3. Stress less, sleep more. WAY easier said than done, I know. But the connection between poor sleep/high stress and gut imbalance is pretty strong. When my stress levels are high of sleep quality is low, my body is not happy. It all adds up after a while. My favorite ways to manage this: daily meditation (twice a day if I can), daily exercise or long walks outside, scheduling time with family and friends, daily gratitude journaling and getting enough sunlight and fresh air. I also take some really great, natural supplements to help with sleep when I need them (my fave sleep support jellies can be found here:
  4. Eat clean. I mean, this should be a goal of ours all the time, right?! But, if you’re experiencing gut discomfort, bloating, skin irritation, depression/anxiety- it’s even more important. Many of my clients have had success testing for food allergies and cleaning up their nutrition. But again- you may want to work with a functional nutritionist to develop a customized plan. You may need more fiber, less fiber, a different kind of fiber, cooked veggies, low nightshades, etc…But, the basics of good nutrition- whole food, avoiding highly processed foods and added sugars, etc…are always a good idea.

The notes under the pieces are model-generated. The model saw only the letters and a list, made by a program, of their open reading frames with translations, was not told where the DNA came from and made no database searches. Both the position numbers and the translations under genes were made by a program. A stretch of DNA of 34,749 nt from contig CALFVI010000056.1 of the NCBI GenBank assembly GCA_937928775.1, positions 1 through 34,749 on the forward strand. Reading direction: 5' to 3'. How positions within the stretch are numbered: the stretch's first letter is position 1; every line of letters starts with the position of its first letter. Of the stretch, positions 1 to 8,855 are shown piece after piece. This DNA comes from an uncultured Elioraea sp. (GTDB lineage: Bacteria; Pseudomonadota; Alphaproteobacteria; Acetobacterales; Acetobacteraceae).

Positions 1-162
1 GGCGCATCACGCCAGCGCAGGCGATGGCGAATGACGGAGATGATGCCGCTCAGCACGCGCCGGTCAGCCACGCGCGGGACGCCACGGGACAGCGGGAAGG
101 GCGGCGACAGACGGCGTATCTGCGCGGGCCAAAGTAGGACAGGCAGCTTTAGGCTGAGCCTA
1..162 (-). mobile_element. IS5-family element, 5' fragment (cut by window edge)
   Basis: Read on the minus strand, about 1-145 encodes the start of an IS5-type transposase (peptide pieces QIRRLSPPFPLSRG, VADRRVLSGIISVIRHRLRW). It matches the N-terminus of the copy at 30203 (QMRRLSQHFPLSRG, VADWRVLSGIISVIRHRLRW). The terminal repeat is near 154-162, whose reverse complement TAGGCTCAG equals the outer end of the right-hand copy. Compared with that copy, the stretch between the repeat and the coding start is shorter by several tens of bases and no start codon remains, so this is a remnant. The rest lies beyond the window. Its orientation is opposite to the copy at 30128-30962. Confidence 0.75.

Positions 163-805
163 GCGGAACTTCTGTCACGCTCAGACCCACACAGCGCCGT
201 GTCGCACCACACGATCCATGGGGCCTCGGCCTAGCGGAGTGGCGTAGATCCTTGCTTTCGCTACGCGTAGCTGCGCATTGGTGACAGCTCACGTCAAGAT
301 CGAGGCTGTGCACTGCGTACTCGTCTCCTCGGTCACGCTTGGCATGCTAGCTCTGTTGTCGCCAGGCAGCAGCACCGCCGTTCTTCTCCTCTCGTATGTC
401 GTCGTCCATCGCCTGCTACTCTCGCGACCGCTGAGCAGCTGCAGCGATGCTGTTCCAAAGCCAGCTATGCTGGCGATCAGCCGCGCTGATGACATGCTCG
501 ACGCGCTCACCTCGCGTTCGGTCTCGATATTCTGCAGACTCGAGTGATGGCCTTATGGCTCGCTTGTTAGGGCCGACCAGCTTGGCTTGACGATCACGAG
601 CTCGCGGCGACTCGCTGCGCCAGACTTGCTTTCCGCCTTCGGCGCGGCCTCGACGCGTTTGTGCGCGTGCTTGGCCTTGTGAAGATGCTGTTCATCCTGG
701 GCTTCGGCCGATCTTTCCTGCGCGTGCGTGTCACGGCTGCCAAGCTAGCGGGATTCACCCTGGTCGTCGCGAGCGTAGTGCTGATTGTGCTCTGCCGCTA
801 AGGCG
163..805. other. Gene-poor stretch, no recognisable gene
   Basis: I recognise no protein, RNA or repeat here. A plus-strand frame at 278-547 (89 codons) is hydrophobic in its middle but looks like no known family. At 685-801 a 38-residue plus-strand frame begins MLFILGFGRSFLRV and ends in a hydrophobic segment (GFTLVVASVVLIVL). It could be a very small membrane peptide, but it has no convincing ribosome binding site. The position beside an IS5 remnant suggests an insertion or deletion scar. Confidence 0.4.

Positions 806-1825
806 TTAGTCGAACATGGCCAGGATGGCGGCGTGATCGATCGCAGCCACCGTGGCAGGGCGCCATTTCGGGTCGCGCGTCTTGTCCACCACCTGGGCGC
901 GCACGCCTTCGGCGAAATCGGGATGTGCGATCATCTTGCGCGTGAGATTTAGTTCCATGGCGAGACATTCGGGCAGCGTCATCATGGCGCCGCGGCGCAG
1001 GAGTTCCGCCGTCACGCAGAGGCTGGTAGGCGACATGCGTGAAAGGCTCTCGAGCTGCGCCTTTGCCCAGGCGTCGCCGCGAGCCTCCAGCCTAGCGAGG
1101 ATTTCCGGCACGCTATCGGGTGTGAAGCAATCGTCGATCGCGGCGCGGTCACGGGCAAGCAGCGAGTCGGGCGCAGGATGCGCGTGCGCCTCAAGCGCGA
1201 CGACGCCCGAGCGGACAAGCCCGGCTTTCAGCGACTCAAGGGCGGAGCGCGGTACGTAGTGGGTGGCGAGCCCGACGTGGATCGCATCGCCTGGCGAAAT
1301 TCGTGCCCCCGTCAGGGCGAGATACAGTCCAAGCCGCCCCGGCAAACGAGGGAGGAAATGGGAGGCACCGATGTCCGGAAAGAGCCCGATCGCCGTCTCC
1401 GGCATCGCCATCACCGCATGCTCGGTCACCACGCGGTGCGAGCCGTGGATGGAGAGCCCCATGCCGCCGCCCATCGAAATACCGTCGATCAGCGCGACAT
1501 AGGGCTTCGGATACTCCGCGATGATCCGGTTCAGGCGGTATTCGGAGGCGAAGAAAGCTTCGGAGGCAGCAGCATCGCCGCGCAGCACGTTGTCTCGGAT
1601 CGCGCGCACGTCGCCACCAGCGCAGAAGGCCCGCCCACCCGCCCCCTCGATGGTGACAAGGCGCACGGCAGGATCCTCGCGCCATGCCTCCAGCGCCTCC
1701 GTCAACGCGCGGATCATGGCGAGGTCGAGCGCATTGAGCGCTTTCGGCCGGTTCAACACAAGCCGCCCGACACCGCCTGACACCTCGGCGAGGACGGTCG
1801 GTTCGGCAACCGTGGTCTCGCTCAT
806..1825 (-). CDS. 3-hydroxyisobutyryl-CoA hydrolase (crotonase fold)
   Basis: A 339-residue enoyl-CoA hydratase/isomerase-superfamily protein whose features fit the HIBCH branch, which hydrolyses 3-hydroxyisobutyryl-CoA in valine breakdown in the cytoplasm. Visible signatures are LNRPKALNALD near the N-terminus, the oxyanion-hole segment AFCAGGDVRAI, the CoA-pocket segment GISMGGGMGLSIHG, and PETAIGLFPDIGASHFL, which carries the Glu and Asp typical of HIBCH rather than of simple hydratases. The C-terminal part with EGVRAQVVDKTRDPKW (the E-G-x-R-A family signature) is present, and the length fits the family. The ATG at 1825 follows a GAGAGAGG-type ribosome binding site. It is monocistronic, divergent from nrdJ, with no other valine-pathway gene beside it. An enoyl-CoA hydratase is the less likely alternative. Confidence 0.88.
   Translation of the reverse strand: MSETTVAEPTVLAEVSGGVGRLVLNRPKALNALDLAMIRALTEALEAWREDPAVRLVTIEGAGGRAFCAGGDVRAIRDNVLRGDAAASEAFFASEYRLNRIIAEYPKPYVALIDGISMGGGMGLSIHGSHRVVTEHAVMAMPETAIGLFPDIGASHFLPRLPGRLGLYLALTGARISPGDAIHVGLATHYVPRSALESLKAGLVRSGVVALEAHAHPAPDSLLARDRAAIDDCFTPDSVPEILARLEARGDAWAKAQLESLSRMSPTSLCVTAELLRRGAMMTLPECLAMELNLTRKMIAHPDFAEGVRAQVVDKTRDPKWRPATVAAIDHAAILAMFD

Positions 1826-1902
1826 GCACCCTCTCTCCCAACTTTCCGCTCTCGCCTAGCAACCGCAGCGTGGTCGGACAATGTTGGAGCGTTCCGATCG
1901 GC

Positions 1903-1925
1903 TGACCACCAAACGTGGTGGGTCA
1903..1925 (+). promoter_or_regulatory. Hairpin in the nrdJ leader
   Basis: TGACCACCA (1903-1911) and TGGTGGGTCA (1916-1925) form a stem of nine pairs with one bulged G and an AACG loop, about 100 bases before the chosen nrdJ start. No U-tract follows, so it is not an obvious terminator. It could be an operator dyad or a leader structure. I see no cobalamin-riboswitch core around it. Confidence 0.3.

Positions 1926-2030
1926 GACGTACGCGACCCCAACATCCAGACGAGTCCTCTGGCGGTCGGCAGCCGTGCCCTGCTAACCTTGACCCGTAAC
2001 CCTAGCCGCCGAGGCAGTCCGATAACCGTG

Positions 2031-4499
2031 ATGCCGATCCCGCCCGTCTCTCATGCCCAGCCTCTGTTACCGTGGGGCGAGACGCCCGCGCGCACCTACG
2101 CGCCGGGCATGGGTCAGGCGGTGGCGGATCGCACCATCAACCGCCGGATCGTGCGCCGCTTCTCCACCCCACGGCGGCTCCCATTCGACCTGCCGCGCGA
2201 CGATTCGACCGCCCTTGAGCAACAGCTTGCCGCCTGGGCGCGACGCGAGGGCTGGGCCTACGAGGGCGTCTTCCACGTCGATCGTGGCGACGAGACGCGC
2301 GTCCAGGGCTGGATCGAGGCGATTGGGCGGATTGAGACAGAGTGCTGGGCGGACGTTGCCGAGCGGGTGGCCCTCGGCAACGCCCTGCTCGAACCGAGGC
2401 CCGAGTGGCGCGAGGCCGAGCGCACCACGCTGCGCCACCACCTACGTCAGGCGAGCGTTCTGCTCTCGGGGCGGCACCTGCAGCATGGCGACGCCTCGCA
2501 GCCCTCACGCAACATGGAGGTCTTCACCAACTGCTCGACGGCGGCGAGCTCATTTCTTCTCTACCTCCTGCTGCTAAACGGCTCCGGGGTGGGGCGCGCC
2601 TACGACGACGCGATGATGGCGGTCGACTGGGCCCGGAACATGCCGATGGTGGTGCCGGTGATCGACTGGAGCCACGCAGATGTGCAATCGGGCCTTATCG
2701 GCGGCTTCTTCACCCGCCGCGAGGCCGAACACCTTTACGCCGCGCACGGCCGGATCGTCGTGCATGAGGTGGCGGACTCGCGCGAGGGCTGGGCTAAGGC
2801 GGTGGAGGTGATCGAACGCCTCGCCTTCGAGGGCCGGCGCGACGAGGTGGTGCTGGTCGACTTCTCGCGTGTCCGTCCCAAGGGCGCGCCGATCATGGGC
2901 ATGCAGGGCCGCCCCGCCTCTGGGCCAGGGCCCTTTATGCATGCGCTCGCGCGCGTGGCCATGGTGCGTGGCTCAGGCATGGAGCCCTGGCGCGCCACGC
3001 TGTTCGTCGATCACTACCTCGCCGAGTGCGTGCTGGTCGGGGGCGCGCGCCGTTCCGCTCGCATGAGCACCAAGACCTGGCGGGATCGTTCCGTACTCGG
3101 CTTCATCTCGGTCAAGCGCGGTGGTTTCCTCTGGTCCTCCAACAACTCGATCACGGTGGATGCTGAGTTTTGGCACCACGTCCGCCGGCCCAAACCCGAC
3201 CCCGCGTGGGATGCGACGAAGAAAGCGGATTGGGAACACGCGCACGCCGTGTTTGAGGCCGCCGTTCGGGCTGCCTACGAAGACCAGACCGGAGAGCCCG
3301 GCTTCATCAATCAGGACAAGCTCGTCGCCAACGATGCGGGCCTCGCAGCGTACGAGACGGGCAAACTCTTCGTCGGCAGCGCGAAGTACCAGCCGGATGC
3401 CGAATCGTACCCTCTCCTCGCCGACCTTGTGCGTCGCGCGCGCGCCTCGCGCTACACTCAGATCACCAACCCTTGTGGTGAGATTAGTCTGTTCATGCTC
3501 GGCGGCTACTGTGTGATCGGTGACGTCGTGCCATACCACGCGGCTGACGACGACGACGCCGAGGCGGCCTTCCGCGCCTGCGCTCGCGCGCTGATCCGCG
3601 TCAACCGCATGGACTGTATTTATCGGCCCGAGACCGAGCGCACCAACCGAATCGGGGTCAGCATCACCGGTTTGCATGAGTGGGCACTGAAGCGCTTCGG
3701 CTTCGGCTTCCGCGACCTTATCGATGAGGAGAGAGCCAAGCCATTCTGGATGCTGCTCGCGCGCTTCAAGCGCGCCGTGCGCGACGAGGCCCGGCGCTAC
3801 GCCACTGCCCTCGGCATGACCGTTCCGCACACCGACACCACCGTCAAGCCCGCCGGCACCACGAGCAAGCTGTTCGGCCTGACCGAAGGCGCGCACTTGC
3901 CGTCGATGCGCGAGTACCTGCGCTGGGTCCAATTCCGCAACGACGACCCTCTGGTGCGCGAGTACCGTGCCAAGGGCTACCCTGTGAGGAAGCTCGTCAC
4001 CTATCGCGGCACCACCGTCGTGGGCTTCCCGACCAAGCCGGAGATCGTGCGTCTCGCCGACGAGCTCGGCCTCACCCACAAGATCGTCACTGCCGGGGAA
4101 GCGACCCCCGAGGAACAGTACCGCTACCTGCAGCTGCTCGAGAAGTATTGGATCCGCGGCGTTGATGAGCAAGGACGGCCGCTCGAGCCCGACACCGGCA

5. Drink less- I know, I know…I didn’t wanna hear this either. But, the truth is, alcohol is inflammatory to the body and it’s worth reducing your intake. I find my sweet spot is 1-2 drinks per week. When I’m feeling like a glass of wine, a seltzer with lime, my fave adaptogenic drink or a warm cup of bone broth does satisfy me quite well. Here is my new favorite gut supporting drink: